Scores killed in South Sudan clashes

Clashes between South Sudanese troops and two separate rebel militias have left at least 92 people dead, the army’s spokesperson said on Monday, clouding the countdown to independence for the impoverished region.

Fighting on Monday morning between the army and a militia loyal to renegade southern general George Athor in troubled Jonglei state killed 14 rebels and seven soldiers, Philip Aguer told Agence France-Presse (AFP).

He said the toll from clashes in neighbouring Upper Nile state on Sunday had risen to 72, including 65 rebels, whom he accused of being in the service of the Khartoum government.

“There was fighting on Sunday between the SPLA [Sudan People’s Liberation Army] and a former militia group under Ulony, a militia commander who had been in the service of Khartoum for a long time,” said the spokesperson for the SPLA.

“There has also been fighting in Jonglei. George Athor’s men attacked the SPLA two days ago, and the SPLA responded by attacking two of their camps.

“Fourteen bodies from their side were found on the ground, and a large number of wounded,” he said.

Athor confirmed that there had been heavy fighting at Korwac and Patai, two of his camps in northern Jonglei. He said that 172 southern soldiers had been killed in the fighting and two army tanks destroyed.

Fighting the SPLA
Aguer dismissed that death toll, insisting that only seven soldiers had died.

Potentially of greater concern for the fledging nation, which is due to achieve international recognition in July, Athor also claimed that Ulony was under his command, raising the prospect of a coordinated rebellion in the region.

“We are both fighting the SPLA.
We reached a peace agreement with the government on January 6. But they reneged on their promises so now we are defending ourselves,” he told AFP.

Troops loyal to Athor launched a devastating attack on the southern army just a month ago in which more than 200 people died.

Aguer said the clashes with Ulony’s men took place after they attacked a group of SPLA soldiers who had gone to the market in Owach, a town west of the Upper Nile state capital Malakal, killing one and wounding one.

“After that incident, the SPLA attacked their camp at around noon (0900 GMT), and fighting took place.”

Sources in Malakal confirmed that there had been fighting in Owach but denied that more than 40 people had been killed.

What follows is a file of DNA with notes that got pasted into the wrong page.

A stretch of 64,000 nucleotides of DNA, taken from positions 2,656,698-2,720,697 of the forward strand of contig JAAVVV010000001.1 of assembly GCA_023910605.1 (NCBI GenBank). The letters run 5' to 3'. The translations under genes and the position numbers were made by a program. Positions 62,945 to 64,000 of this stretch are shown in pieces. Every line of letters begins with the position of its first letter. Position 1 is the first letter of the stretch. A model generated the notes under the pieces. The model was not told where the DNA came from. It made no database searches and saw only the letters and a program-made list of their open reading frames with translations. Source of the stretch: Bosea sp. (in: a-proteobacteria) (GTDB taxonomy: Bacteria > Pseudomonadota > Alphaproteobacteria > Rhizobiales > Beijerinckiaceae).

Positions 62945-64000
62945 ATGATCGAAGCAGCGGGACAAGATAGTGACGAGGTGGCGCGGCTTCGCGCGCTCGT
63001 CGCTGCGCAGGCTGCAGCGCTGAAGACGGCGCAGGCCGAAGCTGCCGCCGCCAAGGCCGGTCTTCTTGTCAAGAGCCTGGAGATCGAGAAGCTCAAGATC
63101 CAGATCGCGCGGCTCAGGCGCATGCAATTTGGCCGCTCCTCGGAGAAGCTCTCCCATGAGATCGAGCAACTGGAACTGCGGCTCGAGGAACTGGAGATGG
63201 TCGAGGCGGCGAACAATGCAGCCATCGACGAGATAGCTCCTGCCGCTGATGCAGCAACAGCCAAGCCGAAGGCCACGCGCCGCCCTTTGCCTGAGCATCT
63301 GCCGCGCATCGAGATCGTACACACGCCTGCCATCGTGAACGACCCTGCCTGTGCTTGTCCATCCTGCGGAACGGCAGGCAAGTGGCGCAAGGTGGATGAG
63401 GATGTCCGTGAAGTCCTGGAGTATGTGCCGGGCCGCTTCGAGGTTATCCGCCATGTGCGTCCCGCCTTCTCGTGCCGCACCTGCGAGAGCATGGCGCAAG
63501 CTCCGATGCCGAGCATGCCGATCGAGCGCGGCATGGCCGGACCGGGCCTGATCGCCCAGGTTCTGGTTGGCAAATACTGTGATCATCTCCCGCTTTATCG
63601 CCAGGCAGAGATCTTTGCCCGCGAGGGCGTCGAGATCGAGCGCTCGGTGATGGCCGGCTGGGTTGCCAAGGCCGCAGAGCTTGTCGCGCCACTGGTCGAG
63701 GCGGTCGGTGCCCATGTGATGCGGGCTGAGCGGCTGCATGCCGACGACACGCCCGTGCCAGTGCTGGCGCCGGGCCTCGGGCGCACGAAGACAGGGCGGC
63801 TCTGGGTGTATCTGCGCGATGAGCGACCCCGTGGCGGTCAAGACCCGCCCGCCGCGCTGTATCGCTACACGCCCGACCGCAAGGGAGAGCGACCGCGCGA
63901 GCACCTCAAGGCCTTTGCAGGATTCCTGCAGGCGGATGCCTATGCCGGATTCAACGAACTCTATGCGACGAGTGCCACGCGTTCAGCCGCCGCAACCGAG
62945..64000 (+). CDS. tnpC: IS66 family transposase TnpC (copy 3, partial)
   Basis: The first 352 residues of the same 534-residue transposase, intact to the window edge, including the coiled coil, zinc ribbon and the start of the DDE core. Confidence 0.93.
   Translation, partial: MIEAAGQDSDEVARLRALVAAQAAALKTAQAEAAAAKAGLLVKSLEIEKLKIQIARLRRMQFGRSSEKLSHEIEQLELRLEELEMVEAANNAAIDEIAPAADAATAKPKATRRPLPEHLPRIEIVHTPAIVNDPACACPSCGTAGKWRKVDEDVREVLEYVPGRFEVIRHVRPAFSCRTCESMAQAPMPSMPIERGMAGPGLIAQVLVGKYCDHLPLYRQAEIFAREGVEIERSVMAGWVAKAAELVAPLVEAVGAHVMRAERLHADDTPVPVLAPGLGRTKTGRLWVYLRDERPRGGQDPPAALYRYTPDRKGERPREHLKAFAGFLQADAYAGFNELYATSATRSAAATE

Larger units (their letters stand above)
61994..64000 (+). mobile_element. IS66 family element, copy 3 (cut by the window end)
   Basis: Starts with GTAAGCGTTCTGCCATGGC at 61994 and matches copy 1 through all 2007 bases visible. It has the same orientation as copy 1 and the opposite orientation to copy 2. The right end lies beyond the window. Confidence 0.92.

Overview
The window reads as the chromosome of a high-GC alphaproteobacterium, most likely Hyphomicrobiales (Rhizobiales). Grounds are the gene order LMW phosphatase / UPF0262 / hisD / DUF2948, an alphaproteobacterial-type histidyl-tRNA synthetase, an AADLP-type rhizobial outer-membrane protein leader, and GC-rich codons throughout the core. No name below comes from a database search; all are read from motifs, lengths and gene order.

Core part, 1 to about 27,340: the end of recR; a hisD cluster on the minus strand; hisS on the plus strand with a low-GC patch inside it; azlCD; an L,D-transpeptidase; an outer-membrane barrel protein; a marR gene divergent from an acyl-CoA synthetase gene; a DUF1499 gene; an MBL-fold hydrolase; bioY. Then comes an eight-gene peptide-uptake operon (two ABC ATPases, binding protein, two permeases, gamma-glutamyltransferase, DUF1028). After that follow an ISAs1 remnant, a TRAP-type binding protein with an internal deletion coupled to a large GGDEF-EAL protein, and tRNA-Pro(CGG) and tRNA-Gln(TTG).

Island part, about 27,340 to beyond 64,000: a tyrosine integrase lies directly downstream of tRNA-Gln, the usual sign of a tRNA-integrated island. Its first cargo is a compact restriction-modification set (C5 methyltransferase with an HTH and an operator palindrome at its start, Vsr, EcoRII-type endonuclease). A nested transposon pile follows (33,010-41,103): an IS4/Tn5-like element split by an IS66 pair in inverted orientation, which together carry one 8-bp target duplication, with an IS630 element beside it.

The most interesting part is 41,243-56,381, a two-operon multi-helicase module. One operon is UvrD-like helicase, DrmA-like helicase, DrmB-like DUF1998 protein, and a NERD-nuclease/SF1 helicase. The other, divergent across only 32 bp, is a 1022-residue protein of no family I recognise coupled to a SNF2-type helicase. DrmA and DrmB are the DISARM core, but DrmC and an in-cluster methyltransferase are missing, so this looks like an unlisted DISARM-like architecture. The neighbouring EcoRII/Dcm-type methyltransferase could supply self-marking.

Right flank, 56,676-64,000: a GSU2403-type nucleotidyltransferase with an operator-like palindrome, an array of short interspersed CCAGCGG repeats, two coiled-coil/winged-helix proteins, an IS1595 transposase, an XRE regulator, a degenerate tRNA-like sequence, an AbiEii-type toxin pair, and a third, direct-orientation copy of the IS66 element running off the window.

“I think between 13 and 15 people were killed altogether,” said Susan Oyach, an assistant in the state governor’s office, adding that the situation there was now calm.

Aguer said the army had recovered 37 AK-47 assault rifles, which he charged had “definitely” been supplied by the north.

Northern army officials were not immediately available to respond to the accusations.

The SPLA spokesperson said Sunday’s attack came despite the southern government allowing the militias to join the army as part of president Salva Kiir’s amnesty offer to rebel fighters in October.

Relations between north and south seemed to have improved during January’s referendum on southern independence, but a string of deadly attacks by rebel militias in Upper Nile and Jonglei states since last month has renewed the war of words between the two sides.

Athor’s men signed a ceasefire with the southern army shortly before the landmark referendum, but he himself stayed away from the signing ceremony in the regional capital of Juba.

Southern officials have accused him of using the ceasefire period to recruit more fighters.

During the devastating 1983 to 2005 civil war between the north and south, Khartoum armed militias, among southern ethnic groups opposed to the SPLA, which has repeatedly accused the northern authorities of maintaining the policy in a bid to destabilise the region.

Khartoum has in turn accused the southern authorities of backing rebel groups in the western region of Darfur, something they deny.—Sapa-AFP

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